Maybe we need Halloween

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Because maybe we wear masks better than we wear ourselves.

Maybe we fare better on alcohol than on reality.

Some don’t have to dress up their darkness,

others cross the line of effort.

Some just go to have fun or make body art.

Others stay home and pray that God will protect the souls

of those who celebrate the worthless state of human bodies

after their expiry dates.

But mothers, please keep your children off the streets

because Disney is keen to murder Halloween!

 

(Image@Celia Claase)

Writing from Another’s Perspective

Is it OK for one person to write from another’s perspective? Can a Chinese person write an account, from a Westerner’s perspective? Is it justifiable for a Westerner to write a book on Chinese history? These questions are being flung from writer to writer.

It is considered morally wrong, for writers to gain financially from another person’s story; to propagate evils such as xenophobia, racism and sexism; or to degrade other human beings by openly, discretely, jokingly or cryptically attacking cultural practices, belief systems, physical appearances or personal integrities.

Likewise it is morally wrong for a writer to disguise his/her identity in order to sneak a piece of writing onto a platform that were distinctly created to accommodate a specific gender or race (to which this writer does not belong) thereby stealing a publishing space from a rightful candidate.

What about writers who are able to empathise with the suffering of fellow human beings, to the point of them choosing to spend their time and money on researching; living among; or imagining themselves in the shoes of their subjects? These writers, generally have pure intensions. They usually aim to spread awareness on certain social issues, document histories or create works of fiction.

Whether writers with good intentions consistently deliver accurate accounts or commentaries, is debatable. One wants to ask, if it is possible to present second-hand reports on historical events or personal experiences, as the truth? To answer this, one should consider that all forms of writing (whether presented as fiction or non-fiction) are being constructed from, and is influenced by a writer’s personal frame of reference; cognitive perception; moral judgements; and emotional impressions at any specific moment in time. This makes it difficult to judge not only second-hand, but even first-hand reports. However, readers and most writers, tend to trust works of non-fiction that have been judged, selected, edited and published by trusted professionals with years of experience in a specific field of expertise.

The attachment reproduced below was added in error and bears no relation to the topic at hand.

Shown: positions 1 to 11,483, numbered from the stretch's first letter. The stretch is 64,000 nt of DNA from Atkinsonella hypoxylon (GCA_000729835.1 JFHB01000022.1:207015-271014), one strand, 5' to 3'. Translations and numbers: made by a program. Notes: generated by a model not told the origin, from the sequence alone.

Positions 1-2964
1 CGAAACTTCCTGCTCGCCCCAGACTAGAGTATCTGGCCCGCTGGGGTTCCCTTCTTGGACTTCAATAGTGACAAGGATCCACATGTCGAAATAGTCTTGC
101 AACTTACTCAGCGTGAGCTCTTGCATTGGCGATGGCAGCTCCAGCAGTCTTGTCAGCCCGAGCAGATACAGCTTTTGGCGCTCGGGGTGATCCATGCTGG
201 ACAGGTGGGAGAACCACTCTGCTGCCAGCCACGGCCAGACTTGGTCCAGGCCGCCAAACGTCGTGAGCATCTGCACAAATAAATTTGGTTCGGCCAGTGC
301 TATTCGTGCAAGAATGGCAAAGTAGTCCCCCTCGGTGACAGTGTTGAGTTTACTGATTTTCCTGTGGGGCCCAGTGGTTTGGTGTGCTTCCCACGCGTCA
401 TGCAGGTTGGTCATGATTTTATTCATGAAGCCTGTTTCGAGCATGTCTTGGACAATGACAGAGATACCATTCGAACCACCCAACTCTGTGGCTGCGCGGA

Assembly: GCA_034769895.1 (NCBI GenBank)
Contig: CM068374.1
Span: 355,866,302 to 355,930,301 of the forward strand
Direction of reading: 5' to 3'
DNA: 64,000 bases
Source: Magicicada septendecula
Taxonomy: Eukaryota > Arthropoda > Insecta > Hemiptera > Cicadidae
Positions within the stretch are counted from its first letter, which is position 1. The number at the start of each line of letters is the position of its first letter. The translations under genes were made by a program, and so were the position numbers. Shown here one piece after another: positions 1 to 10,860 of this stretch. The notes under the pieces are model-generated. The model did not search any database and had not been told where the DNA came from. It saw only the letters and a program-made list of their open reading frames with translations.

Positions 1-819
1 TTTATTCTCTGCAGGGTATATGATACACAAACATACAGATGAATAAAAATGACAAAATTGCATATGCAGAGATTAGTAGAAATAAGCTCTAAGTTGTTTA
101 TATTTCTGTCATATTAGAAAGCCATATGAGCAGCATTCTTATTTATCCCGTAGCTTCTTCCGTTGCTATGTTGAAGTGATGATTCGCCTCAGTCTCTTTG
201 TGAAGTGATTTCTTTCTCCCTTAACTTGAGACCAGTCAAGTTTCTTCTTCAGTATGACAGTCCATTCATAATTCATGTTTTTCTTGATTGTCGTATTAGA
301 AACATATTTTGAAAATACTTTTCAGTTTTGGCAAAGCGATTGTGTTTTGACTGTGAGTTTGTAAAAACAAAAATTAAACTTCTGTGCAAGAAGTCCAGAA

It is also being said that first-hand reports make for stronger written accounts. My question is: can a piece of writing be trusted because it was written from first-hand experience or is truth created by the perception created by a writer’s voice/style (regardless of affiliation)?

Furthermore, would the act of judging: who should, or should not be, allowed to write from another person’s perspective, not be constructing a “censorship” framework for  writers and writing in general…?

When it comes to writing fiction, writers seem to have a little more freedom. By the way, who, apart from a reader, in her/his capacity as a reader, (under the influence of a personal perspective) may be deemed fit to judge any piece of fictional writing written from another’s perspective? Fiction is, after all, measured by opinion and preference.

Is it not, that all works of art are made from objects or from subject matter that already exist? Is it not the combination of an artist’s creativity; technical skills; experience with- and knowledge of subject matter that produces either ordinary or extraordinary works? Whether created from first- or second-hand accounts, no-one, not even the artists themselves, can degrade certain artwork’s greatness. The viewers, listeners or readers wouldn’t have to see, hear or praise the artists. 

Great works of art (in any genre), can after completion, stand alone. They no longer need the support of their creators. Their value is beyond question.

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Personal Perspective

Children are Natural Poets

He is nine years old. He has just finished writing an English (second language) exam paper. He draws a picture and writes a caption for it. He may not realise that he has just revealed his soul. That he has written a poem to which millions of children, from all around the world, can relate.

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“I have wings in my shell”